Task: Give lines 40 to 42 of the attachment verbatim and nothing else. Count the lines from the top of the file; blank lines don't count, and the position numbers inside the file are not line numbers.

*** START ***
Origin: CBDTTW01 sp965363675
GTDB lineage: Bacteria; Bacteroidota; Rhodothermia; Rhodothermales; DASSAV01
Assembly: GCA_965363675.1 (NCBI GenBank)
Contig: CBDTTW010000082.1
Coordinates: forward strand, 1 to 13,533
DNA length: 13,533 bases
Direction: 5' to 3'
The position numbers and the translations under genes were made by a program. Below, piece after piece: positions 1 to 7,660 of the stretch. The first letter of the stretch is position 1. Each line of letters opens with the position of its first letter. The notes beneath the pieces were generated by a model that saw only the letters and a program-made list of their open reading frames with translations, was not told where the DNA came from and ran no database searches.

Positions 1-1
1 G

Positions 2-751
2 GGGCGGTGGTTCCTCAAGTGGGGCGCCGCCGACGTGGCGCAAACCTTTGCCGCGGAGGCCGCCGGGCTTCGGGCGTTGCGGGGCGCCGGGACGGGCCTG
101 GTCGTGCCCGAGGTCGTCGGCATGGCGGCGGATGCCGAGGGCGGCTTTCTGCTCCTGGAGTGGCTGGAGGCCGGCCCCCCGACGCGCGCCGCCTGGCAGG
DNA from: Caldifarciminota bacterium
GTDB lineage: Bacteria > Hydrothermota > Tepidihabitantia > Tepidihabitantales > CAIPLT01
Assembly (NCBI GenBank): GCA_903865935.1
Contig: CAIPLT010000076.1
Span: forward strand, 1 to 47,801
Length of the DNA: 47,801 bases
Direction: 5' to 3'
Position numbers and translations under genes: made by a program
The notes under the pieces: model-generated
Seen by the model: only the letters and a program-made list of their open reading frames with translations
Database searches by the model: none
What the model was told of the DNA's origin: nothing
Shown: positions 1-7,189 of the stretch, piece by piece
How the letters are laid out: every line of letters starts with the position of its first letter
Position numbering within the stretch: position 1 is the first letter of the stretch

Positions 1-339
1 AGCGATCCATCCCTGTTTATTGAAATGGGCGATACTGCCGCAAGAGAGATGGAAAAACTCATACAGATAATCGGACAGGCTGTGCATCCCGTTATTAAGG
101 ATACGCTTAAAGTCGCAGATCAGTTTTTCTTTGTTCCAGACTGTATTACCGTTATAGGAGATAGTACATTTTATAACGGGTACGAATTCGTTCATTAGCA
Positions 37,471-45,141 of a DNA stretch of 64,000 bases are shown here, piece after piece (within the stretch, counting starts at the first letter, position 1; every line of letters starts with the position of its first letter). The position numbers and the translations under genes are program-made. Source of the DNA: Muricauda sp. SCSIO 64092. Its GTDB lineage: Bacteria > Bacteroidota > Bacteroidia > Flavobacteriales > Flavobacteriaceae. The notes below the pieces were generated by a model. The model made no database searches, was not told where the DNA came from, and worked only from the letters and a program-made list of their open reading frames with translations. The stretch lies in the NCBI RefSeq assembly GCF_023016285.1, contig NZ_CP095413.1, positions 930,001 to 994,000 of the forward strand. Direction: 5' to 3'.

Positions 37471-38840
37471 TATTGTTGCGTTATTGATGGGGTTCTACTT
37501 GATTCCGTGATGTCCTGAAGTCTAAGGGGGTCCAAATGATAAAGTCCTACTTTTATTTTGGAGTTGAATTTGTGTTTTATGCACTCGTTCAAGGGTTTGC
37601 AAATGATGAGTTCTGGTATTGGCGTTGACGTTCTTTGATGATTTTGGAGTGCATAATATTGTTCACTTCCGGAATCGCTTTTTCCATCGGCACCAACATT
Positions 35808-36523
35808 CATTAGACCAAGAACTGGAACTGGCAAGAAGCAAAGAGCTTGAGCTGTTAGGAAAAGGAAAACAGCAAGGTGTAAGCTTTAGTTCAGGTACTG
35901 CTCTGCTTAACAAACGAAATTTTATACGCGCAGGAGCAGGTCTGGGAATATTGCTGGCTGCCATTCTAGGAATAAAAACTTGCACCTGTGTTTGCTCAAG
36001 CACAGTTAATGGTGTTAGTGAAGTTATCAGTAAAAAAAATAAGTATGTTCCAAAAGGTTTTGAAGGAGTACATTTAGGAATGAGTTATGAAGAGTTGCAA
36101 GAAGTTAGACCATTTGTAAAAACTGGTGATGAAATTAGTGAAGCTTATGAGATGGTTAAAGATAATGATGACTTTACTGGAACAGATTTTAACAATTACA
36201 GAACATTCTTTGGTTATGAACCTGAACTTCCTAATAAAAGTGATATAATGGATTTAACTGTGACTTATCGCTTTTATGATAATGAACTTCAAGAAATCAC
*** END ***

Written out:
36001 CACAGTTAATGGTGTTAGTGAAGTTATCAGTAAAAAAAATAAGTATGTTCCAAAAGGTTTTGAAGGAGTACATTTAGGAATGAGTTATGAAGAGTTGCAA
36101 GAAGTTAGACCATTTGTAAAAACTGGTGATGAAATTAGTGAAGCTTATGAGATGGTTAAAGATAATGATGACTTTACTGGAACAGATTTTAACAATTACA
36201 GAACATTCTTTGGTTATGAACCTGAACTTCCTAATAAAAGTGATATAATGGATTTAACTGTGACTTATCGCTTTTATGATAATGAACTTCAAGAAATCAC